Friday, December 30, 2011

CONTEST: Letters From Dad


            Last week, my family gathered at my Aunt’s house for our annual Chanukah party.  Each year, we chat with the extended family, eat a wonderful brisket with a side of potato latkes, and exchange gifts.  This year, we were in for an unexpected treat.
            As coffee and dessert were being served, my grandma brought out an old shoebox.  She handed it to my mother, saying, “You might enjoy looking at what’s inside here.”  I watched as my mom opened up the box and took out a pile of photographs of my father when he was a kid at summer camp, along with dozens of letters in his, now lost, cursive script.
            For more than hour, my sister and I took turns reading the letters aloud, much to the entertainment of the whole family.  The letters were short and to the point.  Again and again he would write that he loved tennis and waterskiing, and that he was the starting shortstop on the baseball team.  He wanted them to send him the daily sports section to camp, because he had no way of knowing how his beloved Orioles were fairing.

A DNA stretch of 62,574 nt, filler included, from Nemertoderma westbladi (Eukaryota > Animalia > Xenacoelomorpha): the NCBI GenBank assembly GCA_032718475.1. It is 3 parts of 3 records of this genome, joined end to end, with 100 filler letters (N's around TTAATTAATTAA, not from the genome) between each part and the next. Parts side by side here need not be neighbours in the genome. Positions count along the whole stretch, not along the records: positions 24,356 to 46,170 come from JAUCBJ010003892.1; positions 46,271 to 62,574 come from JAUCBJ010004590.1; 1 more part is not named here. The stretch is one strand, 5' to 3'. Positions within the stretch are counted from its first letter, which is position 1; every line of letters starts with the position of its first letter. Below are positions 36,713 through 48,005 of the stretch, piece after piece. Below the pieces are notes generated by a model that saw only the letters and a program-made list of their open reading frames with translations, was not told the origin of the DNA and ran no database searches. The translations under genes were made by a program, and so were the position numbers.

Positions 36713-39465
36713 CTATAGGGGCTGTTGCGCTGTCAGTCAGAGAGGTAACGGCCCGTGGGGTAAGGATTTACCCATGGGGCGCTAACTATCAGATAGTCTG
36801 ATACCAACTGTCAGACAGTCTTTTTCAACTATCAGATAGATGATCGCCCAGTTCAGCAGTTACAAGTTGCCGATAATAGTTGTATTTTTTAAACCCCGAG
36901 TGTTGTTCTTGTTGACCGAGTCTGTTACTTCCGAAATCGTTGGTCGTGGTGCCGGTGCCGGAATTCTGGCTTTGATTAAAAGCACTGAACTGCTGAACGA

The funniest part about the letters was how they ended seemingly every time.  He always asked that they’d send him gum.  He’d write, “Please send up some gum,” or, “I’m out of gum, please send more,” and best of all, “P.S. Please send gum, lots of it.”  Eventually, my grandmother obviously got sick of these requests and she wrote a letter to my father calmly explaining that if she sent him more gum now, by the time it got to camp he’d already be home, so he should kindly stop asking.
            This small window into my father’s childhood was unlike anything I had before experienced.  My dad never really talked that much about what he was like when he was a kid.  Seeing his cursive writing and amateur spelling is something that I will never forget.  Hearing my dad’s 12-year-old voice pleading with my grandparents for bubblegum was the best present I could’ve asked for.

--MCJ